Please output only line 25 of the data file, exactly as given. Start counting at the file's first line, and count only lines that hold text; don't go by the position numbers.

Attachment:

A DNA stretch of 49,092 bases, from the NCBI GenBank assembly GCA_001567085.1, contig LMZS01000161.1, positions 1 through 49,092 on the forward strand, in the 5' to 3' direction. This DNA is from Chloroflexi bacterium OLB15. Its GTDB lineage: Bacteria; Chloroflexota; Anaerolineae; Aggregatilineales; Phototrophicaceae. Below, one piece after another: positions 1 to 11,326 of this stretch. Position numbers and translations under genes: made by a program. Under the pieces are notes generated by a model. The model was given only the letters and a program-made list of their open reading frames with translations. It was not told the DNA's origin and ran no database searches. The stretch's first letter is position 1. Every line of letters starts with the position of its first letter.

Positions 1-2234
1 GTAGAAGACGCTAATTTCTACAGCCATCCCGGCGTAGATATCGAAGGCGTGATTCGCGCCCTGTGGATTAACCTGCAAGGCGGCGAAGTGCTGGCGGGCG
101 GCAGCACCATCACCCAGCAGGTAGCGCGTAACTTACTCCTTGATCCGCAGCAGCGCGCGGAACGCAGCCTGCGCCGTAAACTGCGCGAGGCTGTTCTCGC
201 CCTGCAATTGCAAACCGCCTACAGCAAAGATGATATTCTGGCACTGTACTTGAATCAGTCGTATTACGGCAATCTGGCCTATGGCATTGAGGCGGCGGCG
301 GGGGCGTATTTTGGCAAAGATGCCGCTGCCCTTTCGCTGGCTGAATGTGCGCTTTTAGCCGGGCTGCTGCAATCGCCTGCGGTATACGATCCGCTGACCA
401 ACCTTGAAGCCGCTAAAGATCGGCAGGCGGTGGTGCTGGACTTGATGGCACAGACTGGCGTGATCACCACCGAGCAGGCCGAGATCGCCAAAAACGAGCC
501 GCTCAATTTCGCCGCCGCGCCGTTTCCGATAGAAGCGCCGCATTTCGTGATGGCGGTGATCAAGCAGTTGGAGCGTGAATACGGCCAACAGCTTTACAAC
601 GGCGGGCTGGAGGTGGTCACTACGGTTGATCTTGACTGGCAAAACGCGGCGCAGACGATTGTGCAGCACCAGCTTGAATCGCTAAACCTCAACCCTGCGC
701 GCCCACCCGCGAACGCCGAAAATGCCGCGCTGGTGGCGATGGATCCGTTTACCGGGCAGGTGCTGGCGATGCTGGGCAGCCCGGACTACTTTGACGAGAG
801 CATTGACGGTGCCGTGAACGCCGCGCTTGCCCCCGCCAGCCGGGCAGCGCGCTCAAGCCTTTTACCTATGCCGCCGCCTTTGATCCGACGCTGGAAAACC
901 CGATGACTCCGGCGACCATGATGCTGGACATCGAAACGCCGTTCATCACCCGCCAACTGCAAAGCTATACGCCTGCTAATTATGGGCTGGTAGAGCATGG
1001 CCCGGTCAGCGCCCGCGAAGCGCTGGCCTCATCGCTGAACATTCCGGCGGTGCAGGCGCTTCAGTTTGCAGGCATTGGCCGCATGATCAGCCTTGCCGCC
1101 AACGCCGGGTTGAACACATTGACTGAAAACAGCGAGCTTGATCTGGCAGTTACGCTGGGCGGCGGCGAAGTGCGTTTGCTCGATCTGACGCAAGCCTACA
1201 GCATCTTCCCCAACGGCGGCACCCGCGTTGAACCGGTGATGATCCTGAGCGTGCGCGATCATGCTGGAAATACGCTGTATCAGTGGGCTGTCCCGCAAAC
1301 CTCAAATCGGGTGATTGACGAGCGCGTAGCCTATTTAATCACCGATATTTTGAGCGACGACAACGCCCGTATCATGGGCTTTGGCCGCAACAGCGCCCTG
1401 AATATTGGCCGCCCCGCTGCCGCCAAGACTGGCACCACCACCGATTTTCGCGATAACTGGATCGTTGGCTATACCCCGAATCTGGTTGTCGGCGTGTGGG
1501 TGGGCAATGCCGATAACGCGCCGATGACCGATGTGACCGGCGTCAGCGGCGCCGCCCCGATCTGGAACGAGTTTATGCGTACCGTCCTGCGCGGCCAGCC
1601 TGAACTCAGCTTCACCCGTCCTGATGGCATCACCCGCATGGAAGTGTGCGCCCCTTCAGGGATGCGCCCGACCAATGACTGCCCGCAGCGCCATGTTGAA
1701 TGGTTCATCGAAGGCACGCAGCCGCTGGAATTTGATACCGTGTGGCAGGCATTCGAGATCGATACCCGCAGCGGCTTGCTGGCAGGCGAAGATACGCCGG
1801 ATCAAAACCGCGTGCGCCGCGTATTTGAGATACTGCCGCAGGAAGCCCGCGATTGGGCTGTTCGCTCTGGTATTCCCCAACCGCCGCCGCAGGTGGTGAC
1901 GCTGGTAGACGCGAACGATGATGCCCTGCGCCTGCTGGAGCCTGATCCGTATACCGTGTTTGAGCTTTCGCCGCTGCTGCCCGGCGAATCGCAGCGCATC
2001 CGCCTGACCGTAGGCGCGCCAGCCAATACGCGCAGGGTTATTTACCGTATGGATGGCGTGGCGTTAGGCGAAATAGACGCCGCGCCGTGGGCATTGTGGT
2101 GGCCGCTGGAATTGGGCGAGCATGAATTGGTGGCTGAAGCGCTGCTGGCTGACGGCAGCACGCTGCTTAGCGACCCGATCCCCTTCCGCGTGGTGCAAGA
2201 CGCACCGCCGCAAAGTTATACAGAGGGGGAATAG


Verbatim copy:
2201 CGCACCGCCGCAAAGTTATACAGAGGGGGAATAG